The capital of the upper end of the Nervia Valley is surely Pigna, if for nothing else but for its historical past and for its wealth of artistic monumental patrimony. From the lowest point to its highest this ancient village clings tightly together to the slope (like a pine cone). Its houses built each on the roof of the other, a unique compact fortress. The main streets are set out in concentric circle joining up with each other by majestic alleys, steep paths, dark alleys and the “CHIBI”, dialect for very dark gloomy alleys, to close themselves around the “COLLA” (PEAK), the highest point of the village. From here you can enjoy a splendid panoramic view of the valley, which, suddenly stops as it meets slopes covered by chestnut woods and oak trees in the shaded zone and olive groves in the sunny zone, higher up pastures.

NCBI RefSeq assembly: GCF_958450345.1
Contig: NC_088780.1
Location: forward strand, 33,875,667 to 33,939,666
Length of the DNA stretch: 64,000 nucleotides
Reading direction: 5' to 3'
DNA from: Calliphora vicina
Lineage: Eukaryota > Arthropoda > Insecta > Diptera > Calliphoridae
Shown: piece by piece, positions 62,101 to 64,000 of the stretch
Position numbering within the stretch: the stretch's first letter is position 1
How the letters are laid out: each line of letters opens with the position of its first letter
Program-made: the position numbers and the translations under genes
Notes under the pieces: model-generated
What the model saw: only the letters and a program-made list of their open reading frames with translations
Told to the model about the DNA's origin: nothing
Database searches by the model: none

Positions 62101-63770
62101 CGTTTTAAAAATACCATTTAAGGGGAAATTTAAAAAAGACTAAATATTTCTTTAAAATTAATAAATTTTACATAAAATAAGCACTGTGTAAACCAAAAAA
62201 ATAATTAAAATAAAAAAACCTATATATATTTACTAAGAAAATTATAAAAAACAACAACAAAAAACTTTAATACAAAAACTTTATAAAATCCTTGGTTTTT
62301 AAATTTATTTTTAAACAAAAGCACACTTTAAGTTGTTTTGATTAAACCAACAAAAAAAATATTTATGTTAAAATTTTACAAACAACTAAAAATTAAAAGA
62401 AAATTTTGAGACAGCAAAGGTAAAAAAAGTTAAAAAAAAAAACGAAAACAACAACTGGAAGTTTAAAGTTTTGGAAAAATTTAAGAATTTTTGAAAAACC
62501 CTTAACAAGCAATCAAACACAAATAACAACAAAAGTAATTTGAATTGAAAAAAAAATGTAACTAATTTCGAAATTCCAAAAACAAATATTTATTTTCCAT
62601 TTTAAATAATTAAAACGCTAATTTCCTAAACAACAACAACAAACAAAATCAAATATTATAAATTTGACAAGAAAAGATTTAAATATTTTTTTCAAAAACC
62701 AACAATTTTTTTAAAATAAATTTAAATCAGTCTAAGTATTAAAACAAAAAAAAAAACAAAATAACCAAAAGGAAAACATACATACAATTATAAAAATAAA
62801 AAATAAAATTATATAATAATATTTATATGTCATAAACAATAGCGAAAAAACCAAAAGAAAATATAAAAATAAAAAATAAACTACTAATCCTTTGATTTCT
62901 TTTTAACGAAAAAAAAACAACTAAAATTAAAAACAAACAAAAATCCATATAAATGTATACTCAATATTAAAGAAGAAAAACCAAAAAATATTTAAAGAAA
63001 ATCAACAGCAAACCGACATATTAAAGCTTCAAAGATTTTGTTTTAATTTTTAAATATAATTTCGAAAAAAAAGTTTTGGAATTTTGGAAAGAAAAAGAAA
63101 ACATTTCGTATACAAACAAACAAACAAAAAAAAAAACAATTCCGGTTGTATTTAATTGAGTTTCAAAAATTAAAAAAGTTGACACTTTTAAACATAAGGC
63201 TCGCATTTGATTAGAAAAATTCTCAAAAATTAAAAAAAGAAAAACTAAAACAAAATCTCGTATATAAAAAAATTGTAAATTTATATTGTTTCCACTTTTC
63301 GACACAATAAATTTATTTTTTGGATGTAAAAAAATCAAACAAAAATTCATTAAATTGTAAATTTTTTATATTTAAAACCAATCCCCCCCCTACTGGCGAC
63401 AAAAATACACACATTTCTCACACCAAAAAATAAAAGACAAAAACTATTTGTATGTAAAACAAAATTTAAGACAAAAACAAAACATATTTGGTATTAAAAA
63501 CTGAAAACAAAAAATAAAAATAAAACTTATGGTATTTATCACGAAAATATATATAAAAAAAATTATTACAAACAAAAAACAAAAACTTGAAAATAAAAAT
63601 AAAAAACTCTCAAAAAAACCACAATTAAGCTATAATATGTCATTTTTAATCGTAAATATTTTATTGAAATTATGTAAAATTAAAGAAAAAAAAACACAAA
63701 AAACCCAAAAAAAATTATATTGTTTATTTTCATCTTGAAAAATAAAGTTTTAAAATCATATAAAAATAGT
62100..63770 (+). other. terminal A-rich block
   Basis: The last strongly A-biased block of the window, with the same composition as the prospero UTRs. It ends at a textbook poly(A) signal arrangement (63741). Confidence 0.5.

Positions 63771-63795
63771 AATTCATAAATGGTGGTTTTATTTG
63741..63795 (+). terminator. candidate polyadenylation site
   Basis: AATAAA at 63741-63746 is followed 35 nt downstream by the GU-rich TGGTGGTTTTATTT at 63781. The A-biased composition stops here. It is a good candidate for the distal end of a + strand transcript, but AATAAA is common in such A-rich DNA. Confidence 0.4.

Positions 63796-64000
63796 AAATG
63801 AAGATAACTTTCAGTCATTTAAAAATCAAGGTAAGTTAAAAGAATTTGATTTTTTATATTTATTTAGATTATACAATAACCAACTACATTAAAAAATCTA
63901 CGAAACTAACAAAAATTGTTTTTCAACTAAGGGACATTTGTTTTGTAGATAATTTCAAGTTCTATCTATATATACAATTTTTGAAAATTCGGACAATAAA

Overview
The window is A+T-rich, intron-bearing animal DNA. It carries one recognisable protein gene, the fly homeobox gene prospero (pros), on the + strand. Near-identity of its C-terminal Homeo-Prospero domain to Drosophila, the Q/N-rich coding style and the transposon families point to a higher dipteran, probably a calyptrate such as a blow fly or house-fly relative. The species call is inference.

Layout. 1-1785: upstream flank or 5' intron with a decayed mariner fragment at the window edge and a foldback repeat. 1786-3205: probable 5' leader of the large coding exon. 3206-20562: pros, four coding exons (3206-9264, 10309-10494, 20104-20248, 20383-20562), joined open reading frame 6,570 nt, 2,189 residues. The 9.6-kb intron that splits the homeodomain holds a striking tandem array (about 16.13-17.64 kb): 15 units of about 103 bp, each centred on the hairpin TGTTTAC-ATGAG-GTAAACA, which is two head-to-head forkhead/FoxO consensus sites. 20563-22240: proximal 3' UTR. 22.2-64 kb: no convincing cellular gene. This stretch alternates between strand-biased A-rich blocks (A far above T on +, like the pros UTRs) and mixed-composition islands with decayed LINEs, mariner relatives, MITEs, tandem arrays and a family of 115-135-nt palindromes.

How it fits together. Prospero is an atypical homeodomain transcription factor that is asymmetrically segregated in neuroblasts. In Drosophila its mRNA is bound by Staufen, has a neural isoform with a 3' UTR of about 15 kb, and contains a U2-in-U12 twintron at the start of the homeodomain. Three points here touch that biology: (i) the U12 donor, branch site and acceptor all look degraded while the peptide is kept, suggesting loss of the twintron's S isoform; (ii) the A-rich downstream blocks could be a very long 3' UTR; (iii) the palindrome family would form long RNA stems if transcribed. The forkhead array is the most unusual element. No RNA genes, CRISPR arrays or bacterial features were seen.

The historical centre is dominated by the church of San Michele, built in 1200 and restored in the xv century. The front of the church is in black stone characterized by the statue of Saint Michael Killing the demon and embellished with a white marble rose window composed of twelve posts, symbolizing the Apostles, which converge in the centre where the Agnus Dei standard is. Inside is kept the polyptych painted by Canavesio in 1500.
At the side of the church the 56 meter high belfry with its squared stoned spire is the barycenter of the village.